This report is a summary of the dominant themes that emerged at the conference and that cut across presentations made by practitioners as well as researchers and academics. In order to lay a foundation for the path ahead, some of the main concepts that were used at the conference and that have widely diverging definitions have been briefly outlined with the purpose of finding some level of consensus. Defined concepts include different forms of violence (direct, structural and cultural) and how they impact on society and intersect with MHPSS and peacebuilding work, individual and collective trauma, as well as the intergenerational transmission of violence and trauma. The composite term mental health and psychosocial support (MHPSS) is unpacked alongside relevant concepts such as social suffering and healing as well as resilience. Finally, this section defines some of the key elements of peacebuilding such as a reconciliation, transitional justice, restorative and retributive justice and social transformation. The final part of this section explores the linkages between MHPSS and reconciliation and underscores the importance of healing to take place in order to enable reconciliation, and vice versa.
Despite the varied profile of participants and presentations, a number of dominant themes emerged at the conference that are central to articulating the interconnectedness between psychosocial needs, practice and peacebuilding. These themes include recognising the centrality and complexity of context, being sensitive to the cultural construction of ‘mental health’, understanding and building on local resources, clarifying the role of narrative in memory formation and identity, the trickledown effect from wounded leaders to local communities, using dialogue as a foundation for healing, the impact of (sexual) gender-based violence on health and peacebuilding and finally, understanding the intergenerational transmission of violence and trauma on peacebuilding efforts.
Finally, in order to begin building a conceptual framework that bridges MHPSS and peacebuilding, the socio-ecological model is introduced. The socio-ecological model likely offers the most promising holistic framework within which to arrange the increased confluence of peacebuilding and MHPSS activities. This comprehensive approach recognises the importance of the individual while placing significant emphasis on both the social context and the broader environment in which individuals operate.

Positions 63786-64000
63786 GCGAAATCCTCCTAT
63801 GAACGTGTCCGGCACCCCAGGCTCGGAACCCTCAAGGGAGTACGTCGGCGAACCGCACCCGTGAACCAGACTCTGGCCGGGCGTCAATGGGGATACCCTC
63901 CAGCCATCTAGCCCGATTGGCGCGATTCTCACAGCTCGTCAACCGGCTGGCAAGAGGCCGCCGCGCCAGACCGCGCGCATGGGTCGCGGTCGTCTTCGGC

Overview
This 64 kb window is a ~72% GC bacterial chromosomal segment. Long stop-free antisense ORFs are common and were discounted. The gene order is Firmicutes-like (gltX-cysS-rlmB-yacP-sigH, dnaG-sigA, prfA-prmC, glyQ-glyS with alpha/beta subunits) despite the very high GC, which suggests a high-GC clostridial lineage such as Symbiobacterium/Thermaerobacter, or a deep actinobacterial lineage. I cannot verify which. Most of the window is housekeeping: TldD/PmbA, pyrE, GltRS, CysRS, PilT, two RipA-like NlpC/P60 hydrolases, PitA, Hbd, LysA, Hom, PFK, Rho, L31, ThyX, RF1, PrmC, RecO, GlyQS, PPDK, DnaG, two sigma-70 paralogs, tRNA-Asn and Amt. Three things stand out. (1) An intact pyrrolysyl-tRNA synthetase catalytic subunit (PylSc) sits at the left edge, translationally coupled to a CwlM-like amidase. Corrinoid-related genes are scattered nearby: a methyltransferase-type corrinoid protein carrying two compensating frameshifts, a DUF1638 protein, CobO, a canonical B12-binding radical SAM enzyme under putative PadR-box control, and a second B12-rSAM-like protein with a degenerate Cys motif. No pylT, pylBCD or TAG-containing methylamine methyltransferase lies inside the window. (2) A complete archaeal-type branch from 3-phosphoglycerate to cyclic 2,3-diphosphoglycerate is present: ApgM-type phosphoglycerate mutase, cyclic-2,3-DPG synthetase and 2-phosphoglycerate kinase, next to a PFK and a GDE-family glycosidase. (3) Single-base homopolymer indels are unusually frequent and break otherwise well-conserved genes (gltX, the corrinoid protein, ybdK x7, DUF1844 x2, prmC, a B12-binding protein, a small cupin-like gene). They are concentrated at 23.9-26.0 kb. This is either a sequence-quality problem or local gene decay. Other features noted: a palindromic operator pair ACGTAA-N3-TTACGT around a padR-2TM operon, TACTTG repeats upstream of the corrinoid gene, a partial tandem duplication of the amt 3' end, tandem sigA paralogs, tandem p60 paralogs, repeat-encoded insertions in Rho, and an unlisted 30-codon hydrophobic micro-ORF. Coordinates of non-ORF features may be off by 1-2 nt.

The report ends with a set of recommendations that include online tools to bring the two fields closer together as well as conducting further research, analysis, advocacy and capacity-building to deepen the nexus between MHPSS and peacebuilding further.
Published by the Life and Peace Institute
This new routes issue is the result of a fruitful collaboration between the Life & Peace Institute (LPI) and the Institute of Justice and Reconciliation (IJR). Based at the opposite ends of the African-European continents, we have joined efforts in presenting possible ways forward to peace in the Great Lakes Region, with special focus on the Democratic Republic of Congo.
Inspired by the IJR and Kroc conference “Peace From the Ground Up”, we give examples of theories and analyses of keynote speakers at the conference, as well as other researchers and practitioners with years of experience from the region. The process of seeking trust, justice and reconciliation cannot be imposed from above or from outside but must involve local actors and stakeholders, that is, grow “from the ground up”.
We extend our warm thanks to everyone involved in making this a very special outcome of the teamwork between IJR and LPI.
United Nations Development Programme (UNDP)
This policy document discusses the contours of reconciliation as a framework for achieving sustainable peace. Drawing on experiences from the African continent over the past two decades, the paper outlines a future-oriented, justice-focused, gendered, locally-owned and comprehensive approach to reconciliation as a critical ingredient in various processes that form part of the post-conflict reconstruction and development agenda. These processes include conflict prevention, peace-making, negotiation, transitional justice and inclusive development.